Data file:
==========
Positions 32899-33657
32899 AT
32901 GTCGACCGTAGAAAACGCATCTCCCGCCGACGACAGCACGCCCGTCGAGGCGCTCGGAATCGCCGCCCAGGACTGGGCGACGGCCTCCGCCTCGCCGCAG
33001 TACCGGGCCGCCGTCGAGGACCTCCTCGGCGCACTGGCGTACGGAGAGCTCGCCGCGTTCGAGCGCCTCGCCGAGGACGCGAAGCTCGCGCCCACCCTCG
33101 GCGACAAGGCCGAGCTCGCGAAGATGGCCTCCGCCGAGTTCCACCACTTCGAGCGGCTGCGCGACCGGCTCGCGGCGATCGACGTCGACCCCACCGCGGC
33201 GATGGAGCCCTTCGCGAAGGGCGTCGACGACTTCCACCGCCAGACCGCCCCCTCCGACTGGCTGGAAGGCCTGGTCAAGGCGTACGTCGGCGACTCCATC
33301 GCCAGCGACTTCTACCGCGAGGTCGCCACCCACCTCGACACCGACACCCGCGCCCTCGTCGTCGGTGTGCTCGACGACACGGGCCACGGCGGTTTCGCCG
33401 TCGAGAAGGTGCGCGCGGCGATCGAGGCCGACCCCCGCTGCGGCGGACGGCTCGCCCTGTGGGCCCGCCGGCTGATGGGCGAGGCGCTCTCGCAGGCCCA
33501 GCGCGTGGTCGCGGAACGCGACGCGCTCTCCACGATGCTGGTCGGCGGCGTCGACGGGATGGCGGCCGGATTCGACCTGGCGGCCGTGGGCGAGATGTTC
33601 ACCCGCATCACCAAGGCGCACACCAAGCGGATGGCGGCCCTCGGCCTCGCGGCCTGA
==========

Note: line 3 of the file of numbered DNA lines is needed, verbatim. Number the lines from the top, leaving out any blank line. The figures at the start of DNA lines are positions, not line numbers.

32901 GTCGACCGTAGAAAACGCATCTCCCGCCGACGACAGCACGCCCGTCGAGGCGCTCGGAATCGCCGCCCAGGACTGGGCGACGGCCTCCGCCTCGCCGCAG